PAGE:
Back to the Classics (Kind of)

Title: Classic Monsters Unleashed
Authors: 30 of “the biggest names in the genre” (according to Amazon)
Editor: James Aquilone
Genre: Horror Story Anthology
Pages: 443
Rating: 3.5 of 5
Future Publication Date: July 12, 2022 (Thank you to the authors and publisher for a free eARC via NetGalley. This in no way affects the content of the review.)

Your enjoyment of this collection will hinge quite a bit on how much you know and appreciate classic monster stories, especially as they have been portrayed on the big screen. With most of the entries you need at least a passing knowledge of the original (or classic screen-adapted) version for the “unleashed” story to really make sense.

There is good variety in the monsters/creatures featured across the collection. I think that Dracula, Frankenstein’s Monster, and werewolves are the only ones to make multiple appearances with 2-3 apiece (pretty impressive in a collection of 29 stories).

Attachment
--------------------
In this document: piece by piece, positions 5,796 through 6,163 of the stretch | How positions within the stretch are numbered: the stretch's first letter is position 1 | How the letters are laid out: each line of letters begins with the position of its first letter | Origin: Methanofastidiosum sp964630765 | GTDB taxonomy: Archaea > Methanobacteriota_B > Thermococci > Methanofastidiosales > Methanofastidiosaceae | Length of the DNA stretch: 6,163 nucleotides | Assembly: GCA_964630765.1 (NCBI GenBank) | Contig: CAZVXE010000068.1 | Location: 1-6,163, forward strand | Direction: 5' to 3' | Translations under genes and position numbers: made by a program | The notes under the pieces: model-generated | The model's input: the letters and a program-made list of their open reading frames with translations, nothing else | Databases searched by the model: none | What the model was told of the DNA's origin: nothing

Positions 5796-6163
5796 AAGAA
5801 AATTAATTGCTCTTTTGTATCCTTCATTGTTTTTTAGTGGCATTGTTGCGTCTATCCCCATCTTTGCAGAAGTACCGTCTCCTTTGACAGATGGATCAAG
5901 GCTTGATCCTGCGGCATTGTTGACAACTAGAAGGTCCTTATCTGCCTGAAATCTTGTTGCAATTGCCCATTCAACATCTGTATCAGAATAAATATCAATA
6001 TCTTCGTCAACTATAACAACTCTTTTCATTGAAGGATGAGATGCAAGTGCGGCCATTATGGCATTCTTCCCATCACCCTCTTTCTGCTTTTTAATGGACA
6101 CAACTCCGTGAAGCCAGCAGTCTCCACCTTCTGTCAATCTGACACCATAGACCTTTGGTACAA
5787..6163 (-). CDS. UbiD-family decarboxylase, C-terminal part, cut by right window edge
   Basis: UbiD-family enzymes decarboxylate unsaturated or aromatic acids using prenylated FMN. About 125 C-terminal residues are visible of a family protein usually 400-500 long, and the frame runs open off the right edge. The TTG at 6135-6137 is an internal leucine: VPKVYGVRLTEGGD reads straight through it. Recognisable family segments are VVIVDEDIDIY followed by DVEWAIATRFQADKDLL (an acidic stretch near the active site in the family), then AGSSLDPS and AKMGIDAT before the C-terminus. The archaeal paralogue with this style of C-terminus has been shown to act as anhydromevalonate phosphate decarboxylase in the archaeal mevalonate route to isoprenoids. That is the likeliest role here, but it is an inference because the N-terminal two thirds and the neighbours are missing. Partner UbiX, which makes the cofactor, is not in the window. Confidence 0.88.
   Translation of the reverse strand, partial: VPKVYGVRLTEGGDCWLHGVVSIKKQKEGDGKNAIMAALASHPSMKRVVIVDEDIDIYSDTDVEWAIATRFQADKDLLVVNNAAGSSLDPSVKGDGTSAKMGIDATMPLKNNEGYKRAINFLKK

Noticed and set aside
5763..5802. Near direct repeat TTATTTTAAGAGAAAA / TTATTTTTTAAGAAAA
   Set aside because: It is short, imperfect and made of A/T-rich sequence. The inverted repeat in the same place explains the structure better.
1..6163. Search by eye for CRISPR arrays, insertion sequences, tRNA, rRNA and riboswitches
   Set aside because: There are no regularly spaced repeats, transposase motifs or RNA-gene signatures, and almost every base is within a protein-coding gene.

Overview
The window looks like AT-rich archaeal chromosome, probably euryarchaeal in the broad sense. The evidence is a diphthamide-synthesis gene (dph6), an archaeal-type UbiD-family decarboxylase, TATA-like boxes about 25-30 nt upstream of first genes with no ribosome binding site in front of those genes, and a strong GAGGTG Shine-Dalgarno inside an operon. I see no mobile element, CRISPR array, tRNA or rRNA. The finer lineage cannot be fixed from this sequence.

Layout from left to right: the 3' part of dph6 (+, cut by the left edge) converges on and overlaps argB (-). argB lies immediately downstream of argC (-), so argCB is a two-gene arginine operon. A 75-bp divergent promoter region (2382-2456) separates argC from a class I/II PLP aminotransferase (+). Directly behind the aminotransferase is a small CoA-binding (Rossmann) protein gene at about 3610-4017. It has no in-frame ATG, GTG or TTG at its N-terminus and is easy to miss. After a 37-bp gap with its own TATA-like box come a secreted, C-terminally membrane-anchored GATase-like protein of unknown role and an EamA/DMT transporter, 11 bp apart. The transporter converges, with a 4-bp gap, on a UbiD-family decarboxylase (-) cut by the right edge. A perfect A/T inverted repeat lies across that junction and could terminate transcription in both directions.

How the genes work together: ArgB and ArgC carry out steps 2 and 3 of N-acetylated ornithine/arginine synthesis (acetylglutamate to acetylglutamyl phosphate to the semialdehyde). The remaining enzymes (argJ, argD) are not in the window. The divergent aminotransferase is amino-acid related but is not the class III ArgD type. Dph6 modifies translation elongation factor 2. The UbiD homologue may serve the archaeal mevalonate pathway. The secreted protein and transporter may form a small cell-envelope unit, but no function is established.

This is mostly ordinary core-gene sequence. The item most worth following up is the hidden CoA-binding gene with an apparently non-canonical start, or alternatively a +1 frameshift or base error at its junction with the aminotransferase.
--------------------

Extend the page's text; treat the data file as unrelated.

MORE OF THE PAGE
That being said, most of the plots fell into just a handful of categories used in various combinations:

  1. Classic monster returns to cause more mayhem.
  2. Try to guess which monster this is about before the big reveal…
  3. Recast monster as misunderstood victim and/or hero as the villain.
  4. Gender swap characters.
  5. Engage in social commentary on gender or race.

I preferred the stories that built on the already-established characters rather than completely re-imagining them, but that’s just my personal taste.